REGINA – While many were celebrating Valentine’s Day, February 14 was also a day to recognize and remember missing and murdered indigenous women. The first annual Saskatchewan MMIW round dance took place Sunday.
“We know that a lot of people are celebrating their loved ones today,” round dance volunteer Nickita Longman said. “This is our way as a community to come together and show our support for people who are missing loved ones.”
The round dance was organized by Lisa BigEagle, who knows better than most the extent of the MMIW issue.
“She just disappeared without a trace.”
BigEagle has not seen her sister for nine years. In February 2009, then 23-year-old Danita BigEagle seemingly vanished into thin air.
“She was my baby sister. I felt like I raised her… Well, I did raise her.”
BigEagle’s family never stopped their search, travelling across the country and following up on submitted tips.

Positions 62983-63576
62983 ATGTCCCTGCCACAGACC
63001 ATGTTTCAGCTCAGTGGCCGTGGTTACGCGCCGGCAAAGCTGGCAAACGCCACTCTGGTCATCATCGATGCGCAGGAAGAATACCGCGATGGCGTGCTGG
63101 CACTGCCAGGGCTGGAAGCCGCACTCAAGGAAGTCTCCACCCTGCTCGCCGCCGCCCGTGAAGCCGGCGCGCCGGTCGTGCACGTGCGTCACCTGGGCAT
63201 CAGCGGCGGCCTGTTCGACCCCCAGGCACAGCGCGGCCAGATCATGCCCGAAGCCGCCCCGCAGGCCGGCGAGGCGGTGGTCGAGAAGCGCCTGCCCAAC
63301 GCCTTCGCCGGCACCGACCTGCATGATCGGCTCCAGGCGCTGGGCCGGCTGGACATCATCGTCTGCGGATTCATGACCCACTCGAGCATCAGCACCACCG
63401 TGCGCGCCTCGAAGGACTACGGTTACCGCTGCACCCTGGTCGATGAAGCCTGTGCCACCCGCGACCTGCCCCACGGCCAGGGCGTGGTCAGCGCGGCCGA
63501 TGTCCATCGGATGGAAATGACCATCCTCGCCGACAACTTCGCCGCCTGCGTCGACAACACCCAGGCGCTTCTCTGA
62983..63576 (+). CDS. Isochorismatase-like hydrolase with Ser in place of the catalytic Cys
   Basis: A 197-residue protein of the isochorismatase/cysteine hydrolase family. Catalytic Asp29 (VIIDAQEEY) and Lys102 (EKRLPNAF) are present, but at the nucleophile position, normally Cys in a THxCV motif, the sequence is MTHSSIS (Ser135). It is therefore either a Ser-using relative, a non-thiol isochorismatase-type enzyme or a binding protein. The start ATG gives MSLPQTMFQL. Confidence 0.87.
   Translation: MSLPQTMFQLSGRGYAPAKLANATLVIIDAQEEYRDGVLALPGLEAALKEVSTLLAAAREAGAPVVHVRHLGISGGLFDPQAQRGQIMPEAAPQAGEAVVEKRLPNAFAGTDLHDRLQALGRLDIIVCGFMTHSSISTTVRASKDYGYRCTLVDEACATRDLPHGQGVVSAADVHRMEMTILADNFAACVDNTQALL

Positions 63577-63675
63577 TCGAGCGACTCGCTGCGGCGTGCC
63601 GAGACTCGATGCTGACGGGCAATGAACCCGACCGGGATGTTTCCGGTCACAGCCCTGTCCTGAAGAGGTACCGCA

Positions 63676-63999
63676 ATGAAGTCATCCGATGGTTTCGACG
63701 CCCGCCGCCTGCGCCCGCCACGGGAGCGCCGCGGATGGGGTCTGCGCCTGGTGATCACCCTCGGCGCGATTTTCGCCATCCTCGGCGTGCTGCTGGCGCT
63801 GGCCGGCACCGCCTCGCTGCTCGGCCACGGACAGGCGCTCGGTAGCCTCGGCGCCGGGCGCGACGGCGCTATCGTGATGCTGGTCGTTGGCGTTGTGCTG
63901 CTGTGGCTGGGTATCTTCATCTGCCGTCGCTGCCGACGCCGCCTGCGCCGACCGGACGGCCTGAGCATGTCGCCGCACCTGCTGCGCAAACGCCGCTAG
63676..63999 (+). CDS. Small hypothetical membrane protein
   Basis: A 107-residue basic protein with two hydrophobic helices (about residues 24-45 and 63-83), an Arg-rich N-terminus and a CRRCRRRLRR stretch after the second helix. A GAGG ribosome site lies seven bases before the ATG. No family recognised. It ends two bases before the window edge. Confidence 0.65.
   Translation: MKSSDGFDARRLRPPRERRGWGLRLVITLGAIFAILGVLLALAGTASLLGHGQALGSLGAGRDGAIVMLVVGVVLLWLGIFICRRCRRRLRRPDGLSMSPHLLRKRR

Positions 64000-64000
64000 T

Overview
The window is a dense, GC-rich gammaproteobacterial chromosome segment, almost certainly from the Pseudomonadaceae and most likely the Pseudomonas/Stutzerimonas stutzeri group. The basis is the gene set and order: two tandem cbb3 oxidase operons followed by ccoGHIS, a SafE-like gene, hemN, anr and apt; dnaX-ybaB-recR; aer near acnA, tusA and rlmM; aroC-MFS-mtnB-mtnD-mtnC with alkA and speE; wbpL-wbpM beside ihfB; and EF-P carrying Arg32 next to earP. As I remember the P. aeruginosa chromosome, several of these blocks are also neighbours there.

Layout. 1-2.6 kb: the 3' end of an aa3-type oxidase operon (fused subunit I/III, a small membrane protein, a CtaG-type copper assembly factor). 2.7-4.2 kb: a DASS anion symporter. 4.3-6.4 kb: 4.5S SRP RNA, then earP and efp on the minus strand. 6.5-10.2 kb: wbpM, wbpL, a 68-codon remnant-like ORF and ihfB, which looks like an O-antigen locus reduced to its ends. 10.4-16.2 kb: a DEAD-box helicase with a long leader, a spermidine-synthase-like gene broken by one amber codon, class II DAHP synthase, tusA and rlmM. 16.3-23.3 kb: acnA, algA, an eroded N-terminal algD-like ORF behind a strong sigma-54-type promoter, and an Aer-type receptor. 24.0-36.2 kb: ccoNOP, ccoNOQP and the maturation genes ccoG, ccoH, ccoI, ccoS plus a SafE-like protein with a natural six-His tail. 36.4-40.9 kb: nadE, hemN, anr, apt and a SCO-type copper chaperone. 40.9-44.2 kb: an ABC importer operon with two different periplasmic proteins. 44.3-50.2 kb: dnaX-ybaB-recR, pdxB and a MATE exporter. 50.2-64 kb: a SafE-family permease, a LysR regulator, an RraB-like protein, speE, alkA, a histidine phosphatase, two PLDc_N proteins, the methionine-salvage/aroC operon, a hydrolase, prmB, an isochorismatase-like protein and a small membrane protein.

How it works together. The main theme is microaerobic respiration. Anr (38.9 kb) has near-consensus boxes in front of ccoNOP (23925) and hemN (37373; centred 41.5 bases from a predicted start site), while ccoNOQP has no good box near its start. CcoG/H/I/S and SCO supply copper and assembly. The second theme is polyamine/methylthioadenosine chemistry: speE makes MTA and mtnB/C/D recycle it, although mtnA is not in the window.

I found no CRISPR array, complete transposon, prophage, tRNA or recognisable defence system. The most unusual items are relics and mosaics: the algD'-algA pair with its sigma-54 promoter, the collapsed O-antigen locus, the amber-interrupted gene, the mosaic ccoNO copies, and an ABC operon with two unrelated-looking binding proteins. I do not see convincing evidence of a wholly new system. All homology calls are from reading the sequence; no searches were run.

“We’ve been doing everything we can to get it out there that she’s still missing and we’re still looking for her.”
At the Regina Gathering Place, where the round dance was held, Danita BigEagle’s picture sits among many others. BigEagle says indigenous woman live with the threat of disappearance every day.
“We always have to take caution of what we do, where we go and who we go with,” BigEagle said. “We’re always on edge. We’re always in fear. We shouldn’t have to live that way.”
The evening was filled with traditional First Nations food, drumming, dancing and a ceremony. Families of missing or murdered aboriginal women were given an honorary gift.
According to Statistics Canada, aboriginals living in Canada are 6.4 times more likely to be killed than anyone else in the country. Aboriginal women are also 5.6 times more likely to be killed than non-aboriginal women.
© 2016 Shaw Media